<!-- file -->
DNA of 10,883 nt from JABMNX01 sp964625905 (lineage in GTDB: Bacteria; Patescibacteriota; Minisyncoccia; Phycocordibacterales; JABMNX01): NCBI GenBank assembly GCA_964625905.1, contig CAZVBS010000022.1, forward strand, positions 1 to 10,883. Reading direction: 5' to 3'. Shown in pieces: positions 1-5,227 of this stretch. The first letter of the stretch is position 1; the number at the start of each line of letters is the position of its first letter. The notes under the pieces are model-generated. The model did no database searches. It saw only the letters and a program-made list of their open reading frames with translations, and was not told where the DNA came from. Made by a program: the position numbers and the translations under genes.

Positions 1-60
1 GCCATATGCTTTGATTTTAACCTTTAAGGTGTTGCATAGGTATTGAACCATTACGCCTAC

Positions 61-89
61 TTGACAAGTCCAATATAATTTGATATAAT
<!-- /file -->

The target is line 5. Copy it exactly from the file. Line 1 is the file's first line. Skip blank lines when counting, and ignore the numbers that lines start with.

61 TTGACAAGTCCAATATAATTTGATATAAT